2020 – NOT Our Year


We are now in the month of May, just four months into the calendar year and it appears life may get more difficult before it gets better. Earnest New Year’s resolutions have broken faster than most years in the past. Revelations replace resolutions this year with little news of good, and a substantial amount of news of the bad and the ugly.

2020 is not our year! At this point, the only things predictable in this world are unpredictable. Here’s a look at just how haywire the first four months have been.

World War III Draft Scare

Before the new year commenced, President Donald Trump was in the middle of a conflict regarding provocative actions taken by Iraqi supporters of Kataib Hezbollah against the U.S. Embassy in Baghdad. Trump acted on the matter, making arguably one of the most controversial decisions of his career. Just three days into the new year, Trump launched an air raid near the cargo area of Baghdad International Airport, resulting in the death of Iranian Maj. Gen. Qasem Soleimani. News of this resulted in panic across the country causing American citizens to wonder if they will see world war III, and whether or not they are eligible to be drafted. Along with widespread concern came a steady barrage of memes created by the promising youth of our country.

Australian Bushfires

In another part of the world, Australia dealt with overwhelmingly dangerous wildfires that brought historic levels of destruction to the country’s landscape and wildlife. Beginning in June 2019, the bushfires lasted about 240 days, taking at least 27 lives. On top of the human death toll, nearly one billion animals are feared dead, along with the destruction of more than 2,000 homes. An estimated 27.2 million acres were burned, which is almost half as many than the total that burned in the Amazon. Damages and economic losses have been estimated in the billions.


Closer to the end of 2019, an outbreak of a virus was reported in Wuhan, China. That same virus has traveled to approximately 187 countries, infecting the lives of over 3 million, and taking the lives of at least 205,000. The virus is known as COVID-19, but is commonly referred to as coronavirus. On March 13, Trump declared a state of emergency, opening access to $50 billion. Nearly two weeks later, on March 26, the Senate approved a $2 trillion stimulus package. If we weren’t in too much debt already, we sure are now. Apparently the best way to escape a potential economic crash and depression is inflation.

COVID-19 Cancelations 

As coronavirus continued to spread, citizens were asked to quarantine themselves to limit the spread of the virus. Before this happened, social distancing became a part of our daily routine. Thanks to social distancing, many large crowd events were canceled, including: popular sporting events such as the NCAA tournament, drafts, MLB finals, etc. Other important events canceled or postponed include school graduations, award ceremonies, concerts, and even Oktoberfest. Although Oktoberfest and many sports events have been cancelled, Americans will continue to binge drink from the safety of their homes watching marble races on ESPN ‘The OCHO’ until quarantine is officially over.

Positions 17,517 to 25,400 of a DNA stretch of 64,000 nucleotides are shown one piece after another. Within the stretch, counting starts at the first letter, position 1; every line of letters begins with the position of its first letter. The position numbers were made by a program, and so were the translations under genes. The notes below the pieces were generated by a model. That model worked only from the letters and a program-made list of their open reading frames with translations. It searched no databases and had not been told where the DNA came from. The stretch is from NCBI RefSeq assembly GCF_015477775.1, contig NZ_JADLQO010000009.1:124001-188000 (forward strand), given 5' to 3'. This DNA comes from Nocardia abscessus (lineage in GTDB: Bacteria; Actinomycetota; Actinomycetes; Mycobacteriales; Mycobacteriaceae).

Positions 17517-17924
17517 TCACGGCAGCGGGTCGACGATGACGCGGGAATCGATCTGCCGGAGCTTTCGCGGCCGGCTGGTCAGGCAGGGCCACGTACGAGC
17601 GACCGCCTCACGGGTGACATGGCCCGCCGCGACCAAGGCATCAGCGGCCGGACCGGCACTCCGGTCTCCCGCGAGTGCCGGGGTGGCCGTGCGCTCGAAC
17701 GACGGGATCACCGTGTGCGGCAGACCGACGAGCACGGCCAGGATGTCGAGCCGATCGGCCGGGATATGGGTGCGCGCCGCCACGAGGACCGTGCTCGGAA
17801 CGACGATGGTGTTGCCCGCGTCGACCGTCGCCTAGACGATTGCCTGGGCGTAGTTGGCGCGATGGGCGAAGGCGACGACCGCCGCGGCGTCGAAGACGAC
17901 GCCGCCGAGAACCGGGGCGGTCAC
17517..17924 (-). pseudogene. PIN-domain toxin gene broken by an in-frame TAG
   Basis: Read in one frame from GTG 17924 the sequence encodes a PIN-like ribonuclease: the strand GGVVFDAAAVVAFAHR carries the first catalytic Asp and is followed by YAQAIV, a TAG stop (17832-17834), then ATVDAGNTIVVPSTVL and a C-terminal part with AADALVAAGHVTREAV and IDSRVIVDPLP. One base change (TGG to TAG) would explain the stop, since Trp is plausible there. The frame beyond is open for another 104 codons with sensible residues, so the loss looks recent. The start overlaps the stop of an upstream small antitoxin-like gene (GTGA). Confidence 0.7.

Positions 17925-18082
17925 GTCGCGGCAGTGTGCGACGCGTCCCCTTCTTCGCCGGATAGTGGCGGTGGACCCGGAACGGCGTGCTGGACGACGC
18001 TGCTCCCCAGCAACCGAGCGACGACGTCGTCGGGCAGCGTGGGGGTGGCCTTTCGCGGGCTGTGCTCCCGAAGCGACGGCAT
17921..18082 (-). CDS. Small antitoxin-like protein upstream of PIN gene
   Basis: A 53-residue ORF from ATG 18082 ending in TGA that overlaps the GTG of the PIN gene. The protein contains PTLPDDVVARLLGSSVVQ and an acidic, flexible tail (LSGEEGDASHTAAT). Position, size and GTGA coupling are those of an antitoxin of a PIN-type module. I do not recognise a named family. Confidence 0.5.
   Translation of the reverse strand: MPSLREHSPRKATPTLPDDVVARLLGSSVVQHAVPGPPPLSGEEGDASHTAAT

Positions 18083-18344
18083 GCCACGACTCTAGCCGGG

Kobe dies

But that isn’t the worst that has happened to sports in 2020. On January 26, one of the greatest basketball players to play the sport, died from a helicopter crash outside of Los Angeles. Kobe Bryant, 41, and his daughter Gianna, 13, were killed along with 7 others. Kobe and Gianna’s memorial service was held on February 24, at the Staples Center.

Tom Brady joins Buccaneers

Another unpredictable sports moment occurred, after 20 seasons and 6 of 9 Super Bowl wins, Tom Brady leaves everything he once knew to join the Tampa Bay Buccaneers for their 2021 season. Brady looks forward to the chance of earning a ring with a different team. Former Patriots’ TE, Rob Gronkowski, will be leaving retirement to join his former teammate on the field in Tampa.

Local News

2020 has proved to be a merciless year, even for those who live in the paradise of Hawaii.
After 67 years, Like Like Drive Inn officially closed their doors to the public on April 30. Just like many other restaurants, this historic family-owned business has fallen victim to COVID-19. But that wasn’t the worst news locals heard in the month of April. Although locals will be disappointed by this decision, another business comes to mind. Now, not even a box of powdered-sugar Donettes can fill the void that 2020 has created. Love’s Bakery, a 169-year-old bakery has announced they will be discontinuing their famous powdered-sugar Donettes. If this is news to you, then you are unfortunately too late.

Another historical tradition has been broken, but not by coronavirus, but by an arsonist in Waikiki. On Thursday night, February 27, an arsonist set fire to the historical surfboard alley next to the police station in Waikiki. About 525 surfboards were destroyed by the crime, but the boards held more than monetary value. Many of the boards were shaped by people who died long ago, boards that held a fortune of sentimental value, even boards that were designed to be used by lifeguards to rescue others.

On top of that, Hawaii stands at about a 37 percent unemployment rate. Whether you are looking forward to an event, missing a loved one who has passed, or experiencing financial struggles, we can get through this. As long as the next eight months are less eventful than the first four, I expect we will see the year 2021.